Escape Reality Through These Surrealist Artworks
Fantastical narratives of line, color and texture offer a peek inside the mind of artist Turner Davis.
By Rebecca L. Rhoades | Photography by Michael Woodall
Pablo Picasso once said that every child is born an artist. For Turner Davis, creativity is in his DNA. His father, James G. Davis, a former professor at the University of Arizona, was a renowned painter whose works can be seen in such prestigious institutions as the Metropolitan Museum of Art in New York City and the National Gallery of Art and the Hirshhorn Museum in Washington, D.C. His mother, Mary Anne, was a secondary school art teacher.
The arts also played an important role in his formative years. Born and raised in Oracle’s Rancho Linda Vista community, a former working ranch-turned-artist commune in the foothills of the Catalina Mountains, Davis, an only child, grew up surrounded by artisans, designers, writers, musicians and thinkers.
“Genetically and environmentally, all of those things came together,” Davis says. “Rancho Linda Vista is an amazing
place. There were some very famous people who came through the community. Andy Warhol filmed a part of ‘Lonesome Cowboys’ there. Just being around such creative individuals was really inspiring. By the time I got to high school, I knew I was going to be an artist.”
After receiving his undergraduate degree at UA, where Davis took classes taught by his father, he moved to Baltimore and attended the Maryland Institute College of Art. “It’s a great school,” Davis notes, adding, “I got my butt kicked for two years straight. It was very humbling, but in a good way.” There he studied under Grace Hartigan, a leading Abstract Expressionist painter and a forebear of Pop Art.
While the East Coast was a nice change of scenery for the Arizona native, the call of the open frontier lured him home. For 14 years, he managed a high-end gallery in Scottsdale while working on his own art.
Davis creates with a variety of mediums. Monochromatic works in charcoal offer somber takes on dreamlike visions. Oil paintings are rendered in vivid hues. “I love Turner’s sense of color,” says art curator John Reyes. “There’s a real connection to Mexican surrealism than I find in his larger pieces. You can tell that he was heavily influenced by artists such as Leonora Carrington and the writings of Mexican magical realism authors.”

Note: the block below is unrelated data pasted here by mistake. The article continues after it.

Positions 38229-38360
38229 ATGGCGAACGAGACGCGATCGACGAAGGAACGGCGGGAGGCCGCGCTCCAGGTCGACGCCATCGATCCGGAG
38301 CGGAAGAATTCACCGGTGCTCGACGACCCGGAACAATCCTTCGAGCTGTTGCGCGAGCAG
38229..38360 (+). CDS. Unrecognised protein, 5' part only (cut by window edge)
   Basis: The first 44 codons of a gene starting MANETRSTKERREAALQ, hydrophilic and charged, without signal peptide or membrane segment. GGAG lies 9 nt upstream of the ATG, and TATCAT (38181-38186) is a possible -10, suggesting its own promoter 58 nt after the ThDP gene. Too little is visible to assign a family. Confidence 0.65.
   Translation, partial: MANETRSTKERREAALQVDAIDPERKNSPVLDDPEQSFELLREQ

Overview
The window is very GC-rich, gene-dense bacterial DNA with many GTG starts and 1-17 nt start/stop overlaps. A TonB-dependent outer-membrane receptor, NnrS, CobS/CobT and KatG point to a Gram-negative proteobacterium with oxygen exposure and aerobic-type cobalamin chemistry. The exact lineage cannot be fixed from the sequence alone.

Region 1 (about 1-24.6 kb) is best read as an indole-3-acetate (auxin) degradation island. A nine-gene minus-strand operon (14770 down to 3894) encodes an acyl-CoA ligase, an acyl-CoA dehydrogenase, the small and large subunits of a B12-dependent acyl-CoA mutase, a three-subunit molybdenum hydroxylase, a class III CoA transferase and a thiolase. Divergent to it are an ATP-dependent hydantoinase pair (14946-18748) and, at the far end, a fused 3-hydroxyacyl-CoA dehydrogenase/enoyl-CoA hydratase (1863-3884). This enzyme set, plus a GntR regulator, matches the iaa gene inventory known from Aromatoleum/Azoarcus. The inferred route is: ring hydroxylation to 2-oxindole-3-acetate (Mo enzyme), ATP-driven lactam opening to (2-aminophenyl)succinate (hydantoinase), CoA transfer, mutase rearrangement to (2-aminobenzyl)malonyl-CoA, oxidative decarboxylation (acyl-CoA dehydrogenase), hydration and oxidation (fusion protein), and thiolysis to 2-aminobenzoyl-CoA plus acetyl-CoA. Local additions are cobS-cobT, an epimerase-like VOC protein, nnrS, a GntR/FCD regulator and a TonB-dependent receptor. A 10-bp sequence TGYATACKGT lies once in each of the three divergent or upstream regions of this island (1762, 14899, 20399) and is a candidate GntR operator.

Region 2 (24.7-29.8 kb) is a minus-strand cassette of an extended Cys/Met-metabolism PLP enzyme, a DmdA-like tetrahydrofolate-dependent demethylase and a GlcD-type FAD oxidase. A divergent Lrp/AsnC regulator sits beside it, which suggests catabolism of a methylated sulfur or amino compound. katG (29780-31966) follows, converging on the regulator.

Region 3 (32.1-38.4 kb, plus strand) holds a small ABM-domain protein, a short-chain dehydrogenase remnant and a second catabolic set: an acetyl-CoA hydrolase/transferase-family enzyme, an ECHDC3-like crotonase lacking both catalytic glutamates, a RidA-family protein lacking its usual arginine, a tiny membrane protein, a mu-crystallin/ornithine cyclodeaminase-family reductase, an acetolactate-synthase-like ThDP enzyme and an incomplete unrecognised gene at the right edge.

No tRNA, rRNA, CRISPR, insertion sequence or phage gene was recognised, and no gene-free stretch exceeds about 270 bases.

Recently, Davis’s focus has been on illustration. Graphite, sumi ink, permanent markers, charcoal, gel pens—even coffee and wine—combine to create dynamic and fantastical narrative images that explore where reality intersects with dreams and nightmares. “I’m not afraid to adopt a different technique if I need to in order to get my point across,” he notes.
“I’m fascinated with mark-making,” he says, referring to the pen strokes that form tone and shadows. “I love hatching.” Thousands of tiny hatch marks permeate these smaller images—the physical manifestation of the artist’s nervous energy. “There’s something about the frantic build-up of the lines that appeals to me,” Davis explains. Intricate scenes acknowledge the capricious nature of the universe. Like poetry brought to life, they speak of love, desire, isolation and anxiety.
Many are autobiographical. A father on fire hands his son water. “It’s about the lineage of our psychology. We carry the things that happen to us and that can affect our kids, for good or bad. I hope to hand my son something that he can use.” A window to the inside of the Creature from the Black Lagoon exposes a man inside the monster. Cutaways reveal the internal organs and processes of the subjects. “Some of these have to do with the idea that you can see the core of the person,” Davis says. “You get a general idea of their anatomy and underneath that is their story.”
Inexpensive manila paper serves as the canvas for most of Davis’s work. “I like the way it ages and the way it takes my abuse,” he says. “In the end, it’s like vellum.” The sheets are crumpled; the edges torn. By manipulating the paper, the artist is welcoming chance into his work. “I’m acknowledging that there’s going to be imperfections, tears and weird wrinkles,” he says. “I don’t try to hide them, but instead I emphasize their presence by going over them with pen. Not only is it beautiful, but it’s also a record of that moment when it all got screwed up and then I had to rescue it.”
Whether it’s the profusion of intricate markings, surrealist imagery or the worn, tattered material on which his drawings are created, the end missive is not always obvious.
“Things in Turner’s world aren’t cut-and-dry on the surface, and that’s the enigma of his work,” Reyes explains. “He likes for the message to not be so obvious. You really have to put some time into deciphering it.”
For Davis, his magical worlds are open to interpretation. “They’re accessible enough so that people can inject themselves into the work,” he says. “I hope that viewers are able to relate to them personally. I’m not preaching to anyone how to think. I make my art for certain therapeutic reasons, but once it goes out into the world, if it becomes something that’s somebody else’s, I’m fine with that.”